The earliest known map of Australia and New Zealand, Joan Blaeu's Archipelagi Orientalis Sive Asiaticus (1659) sold for £248,750 (US$321,819) at a Sotheby's auction in London this week.

Referred to as "Australia's birth certificate" by the National Library of Australia during its recent Mapping Our World exhibition, the map was the first to name Australia as Nova Hollandia (New Holland) and the first to name Novo Zeelandia (New Zealand).

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Though only four copies of Joan Blaeu's map are known to exist, the map that sold at Sotheby's on May 9, 2017 was created even earlier than the copy held by Australia's National Library (1663), having been created in 1659.

The 1.17 m x 1.59 m (46 in x 62 in) Archipelagi Orientalis was one of two original and unrestored maps by Joan Blaeu discovered in an Italian home.

The father and son master cartographers Willem (c.1570-1638) and Joan Blaeu (1596-1673) have appeared many times in our pages for their maps, atlases and globes, most notably in our series of the 50 most valuable scientific documents of all-time, and the 50 most valuable scientific documents of 2016.

The Bleau's remarkable and world-leading knowledge of global geography at this time was primarily due to them being the official cartographers of the massive VOC (The United Dutch East india Company), the world's first multi-national company.

In this article by the Western Australian Museum on the spice trade in Asia, the VOC is described thus: "By the mid-1600s, the VOC boasted some 150 merchant ships and 50,000 employees, a private army of 10,000 soldiers and trading posts from the Persian Gulf to Japan. It was, in effect, a 'state outside the state' with the power to wage war, make treaties with Asian rulers, punish and execute criminals, create new colonies and strike its own coins."

So powerful was the Dutch East India company, that most of the early documented exploration of Australia was simply a by-product of the company's quest for new supplies of spices.

Dutch East India Company captain Willem Janszoon made the first documented European landing in Australia in 1606 in the ship Duyfken, and other famous "explorers" credited with charting what is now Australia, such as Abel Tasman and Dirk Hartog, were also employees of the Dutch East India Company.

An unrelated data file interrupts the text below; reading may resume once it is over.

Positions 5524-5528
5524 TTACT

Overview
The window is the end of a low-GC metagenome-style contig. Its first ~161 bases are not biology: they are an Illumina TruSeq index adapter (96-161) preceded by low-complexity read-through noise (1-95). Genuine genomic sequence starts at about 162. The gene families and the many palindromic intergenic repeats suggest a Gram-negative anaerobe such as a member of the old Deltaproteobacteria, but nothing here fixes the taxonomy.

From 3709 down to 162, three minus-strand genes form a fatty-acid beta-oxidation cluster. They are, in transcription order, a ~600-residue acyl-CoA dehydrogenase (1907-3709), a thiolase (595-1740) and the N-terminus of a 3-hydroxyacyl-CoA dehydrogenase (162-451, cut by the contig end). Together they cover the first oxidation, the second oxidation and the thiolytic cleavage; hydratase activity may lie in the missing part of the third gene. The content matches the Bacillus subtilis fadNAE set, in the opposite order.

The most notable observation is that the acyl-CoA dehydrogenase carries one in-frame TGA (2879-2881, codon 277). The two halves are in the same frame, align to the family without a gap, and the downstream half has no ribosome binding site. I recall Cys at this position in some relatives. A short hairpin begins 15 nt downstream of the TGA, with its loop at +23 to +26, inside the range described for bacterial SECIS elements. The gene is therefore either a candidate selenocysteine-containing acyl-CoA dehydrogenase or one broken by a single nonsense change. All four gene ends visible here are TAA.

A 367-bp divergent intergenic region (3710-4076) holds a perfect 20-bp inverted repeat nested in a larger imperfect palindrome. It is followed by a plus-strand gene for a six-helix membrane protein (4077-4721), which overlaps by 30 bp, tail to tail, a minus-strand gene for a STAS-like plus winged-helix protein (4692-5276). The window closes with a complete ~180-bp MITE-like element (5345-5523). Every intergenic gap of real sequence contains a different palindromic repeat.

On November 24, 1642, Abel Tasman made the first recorded sighting of the Australian island state of Tasmania aboard the Zeehaen. He named Tasmania Anthoonij van Diemenslandt (Van Diemen's Land), after the head of the Dutch East India Company, Anthony van Diemen. The island was renamed Tasmania after Tasman two centuries later.

Many more place names in Australia have direct links to the Dutch East India Company. The Gulf of Carpentaria in northern Australia is named after Pieter de Carpentier, who like van Diemen, was an administrator of the Dutch East India Company.

As official cartographers of the Dutch East India Company, the Bleau's hence had complete access to the closely guarded intellectual properties of the most powerful company in the world: maps, charts, reports and ships logs and hence the knowledge to create maps such as Archipelagi Orientalis.

Indeed, Archipelagi Orientalis includes the first details of Tasman's sighting of Tasmania and the first map of the island's coastline. The above image is from the National Library of Australia's 1663 copy of the map and can be explored in detail through the library's on-line imaging system.

The holed and damaged nature of the Sotheby's copy of Archipelagi Orientalis highlights the many issues faced by those who seek to safeguard our heritage. The above video delves further into the issues encountered by the National Library of Australia in preserving it's 1663 copy of the map.

More information: Sotheby's

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